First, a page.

September 3rd   Leave a comment

There has been a good south-easterly wind all day. It should get things moving. At Fife Ness the gannets were streaming by enjoying the stiff breeze, powering along using its energy instead of their own to get to and from Bass Rock. There were hundreds of common and arctic terns heading south into the wind – these would presumably be passing further out – just today pushed closer into the shore. The light was odd today so the juvenile arctic terns looked grey backed as they approached from the north: I got excited hoping they were black terns. As they got closer and became visible against the sea rather than the sky then they became much paler and resolved themselves as arctics. A cautionary lesson – a single juvenile arctic glimpsed today, would have probably have gone down as a black tern. When there are hundreds of them it’s easy to realise that something is up with the light. Sea watching is like this – I once spent several weeks watching shearwaters pass Gibraltar. We watched in the early morning and in the evening (when the birds of prey weren’t passing over the rock). After a while we realised that we saw much more of one species in the morning than the evening, and then becoming aware of this we started to notice that we saw more of one species passing into the Mediterranean than out. It was all tricks of the light – the shearwaters at the time were all manx shearwater types, still in the process of being split into the three or four species that they are now considered to be, and the colour of their backs and the degree of contrast in their plumage were the main criteria to split them then. All subjective and all totally dependent on the strength of the light and the background. I’m sure we saw three of the species but it was only at the end of four weeks that we felt we could do it regardless of the direction of the light and the time of day. The golden rules of sea watching remain though: never identify anything until you have spent a good while getting your eye in to how the light is, and anything not seen well but identified as something rare in the first few minutes is unlikely to be so.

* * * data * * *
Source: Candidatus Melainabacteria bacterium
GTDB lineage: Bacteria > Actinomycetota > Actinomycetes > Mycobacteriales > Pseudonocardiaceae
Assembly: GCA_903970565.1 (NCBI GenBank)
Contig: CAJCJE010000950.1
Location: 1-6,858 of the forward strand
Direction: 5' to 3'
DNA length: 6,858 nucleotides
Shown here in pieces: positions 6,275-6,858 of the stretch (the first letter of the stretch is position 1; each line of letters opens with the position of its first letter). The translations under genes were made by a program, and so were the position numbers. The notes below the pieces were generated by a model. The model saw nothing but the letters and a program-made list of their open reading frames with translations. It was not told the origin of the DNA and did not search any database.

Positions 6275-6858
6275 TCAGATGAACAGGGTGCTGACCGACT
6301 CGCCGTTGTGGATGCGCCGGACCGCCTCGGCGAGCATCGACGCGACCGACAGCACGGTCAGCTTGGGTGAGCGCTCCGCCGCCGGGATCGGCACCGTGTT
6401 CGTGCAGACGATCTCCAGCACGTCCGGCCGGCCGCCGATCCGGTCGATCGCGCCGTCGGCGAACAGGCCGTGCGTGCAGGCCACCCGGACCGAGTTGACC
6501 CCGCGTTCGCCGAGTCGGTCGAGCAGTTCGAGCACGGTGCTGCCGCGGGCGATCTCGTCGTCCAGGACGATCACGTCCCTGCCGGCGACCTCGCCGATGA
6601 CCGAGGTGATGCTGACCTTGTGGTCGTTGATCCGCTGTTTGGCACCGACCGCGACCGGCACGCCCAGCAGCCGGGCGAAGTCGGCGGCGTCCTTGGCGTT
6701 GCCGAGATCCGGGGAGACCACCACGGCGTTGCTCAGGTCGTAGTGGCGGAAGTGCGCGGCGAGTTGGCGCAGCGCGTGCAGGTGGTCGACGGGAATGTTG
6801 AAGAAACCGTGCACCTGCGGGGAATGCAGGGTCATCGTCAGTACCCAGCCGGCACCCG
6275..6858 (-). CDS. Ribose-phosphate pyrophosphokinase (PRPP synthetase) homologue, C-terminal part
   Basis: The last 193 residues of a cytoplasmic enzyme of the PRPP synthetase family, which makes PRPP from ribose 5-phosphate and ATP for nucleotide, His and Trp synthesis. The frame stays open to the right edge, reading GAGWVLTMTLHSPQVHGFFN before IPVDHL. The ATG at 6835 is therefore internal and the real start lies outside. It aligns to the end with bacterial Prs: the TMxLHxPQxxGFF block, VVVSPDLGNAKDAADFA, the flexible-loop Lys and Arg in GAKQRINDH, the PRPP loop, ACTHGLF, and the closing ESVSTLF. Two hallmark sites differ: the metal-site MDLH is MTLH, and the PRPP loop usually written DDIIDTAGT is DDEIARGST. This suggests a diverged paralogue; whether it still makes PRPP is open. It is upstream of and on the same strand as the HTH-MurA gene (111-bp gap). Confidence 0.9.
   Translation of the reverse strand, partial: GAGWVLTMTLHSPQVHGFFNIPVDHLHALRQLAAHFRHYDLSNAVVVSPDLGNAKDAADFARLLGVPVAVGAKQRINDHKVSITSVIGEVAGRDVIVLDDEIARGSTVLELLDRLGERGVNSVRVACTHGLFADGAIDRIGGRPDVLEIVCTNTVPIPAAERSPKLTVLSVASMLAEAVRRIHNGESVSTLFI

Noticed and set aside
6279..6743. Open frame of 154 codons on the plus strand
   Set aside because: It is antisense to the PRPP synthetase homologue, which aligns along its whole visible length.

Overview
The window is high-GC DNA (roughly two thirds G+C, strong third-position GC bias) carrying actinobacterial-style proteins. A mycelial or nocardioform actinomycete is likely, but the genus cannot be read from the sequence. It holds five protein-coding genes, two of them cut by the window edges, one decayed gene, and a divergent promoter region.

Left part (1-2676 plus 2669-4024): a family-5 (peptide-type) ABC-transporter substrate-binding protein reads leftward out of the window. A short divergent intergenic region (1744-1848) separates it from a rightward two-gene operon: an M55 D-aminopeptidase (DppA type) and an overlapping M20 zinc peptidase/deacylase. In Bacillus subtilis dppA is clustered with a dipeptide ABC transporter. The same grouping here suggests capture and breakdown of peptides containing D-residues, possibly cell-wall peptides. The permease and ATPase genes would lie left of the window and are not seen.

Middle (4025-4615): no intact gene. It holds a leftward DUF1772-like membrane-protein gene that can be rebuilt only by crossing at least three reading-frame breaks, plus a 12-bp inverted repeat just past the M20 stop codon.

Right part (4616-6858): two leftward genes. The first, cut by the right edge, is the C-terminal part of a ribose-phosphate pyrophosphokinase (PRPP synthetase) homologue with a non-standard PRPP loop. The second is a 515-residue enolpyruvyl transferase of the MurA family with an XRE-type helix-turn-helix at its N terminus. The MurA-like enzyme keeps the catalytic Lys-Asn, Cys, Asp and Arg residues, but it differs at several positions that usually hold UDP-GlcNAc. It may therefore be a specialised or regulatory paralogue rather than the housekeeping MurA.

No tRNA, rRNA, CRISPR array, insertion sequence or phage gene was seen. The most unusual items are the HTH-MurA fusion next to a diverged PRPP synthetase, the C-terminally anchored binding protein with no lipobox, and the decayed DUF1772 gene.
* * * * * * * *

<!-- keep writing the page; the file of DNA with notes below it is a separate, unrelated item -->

Despite the good tern numbers there was not much else. No shearwaters to try the light further apart from fulmars. A single dark arctic skua – possibly the same bird as yesterday intercepting the passing terns like a highwayman. There were more teal passing and later past Crail a velvet scoter and another dark phase artic skua.

There was a greenshank in stinky pool (the muddy tidal pool just on the left after the road crosses the golf course just before the tip of Fife Ness). A common sandpiper was north of Balcomie Beach along with 5 wheatears. I scanned through the tern flock there with a telescope for 40 minutes but no roseate terns and many fewer arctic terns compared to yesterday. Today it was mostly common terns. There must be a big turnover of birds every day – instead of a static flock resident for a month, perhaps a more dynamic congregation of whatever birds are passing that week.

One of the Balcomie common terns

Posted September 3, 2017 by wildcrail in Sightings

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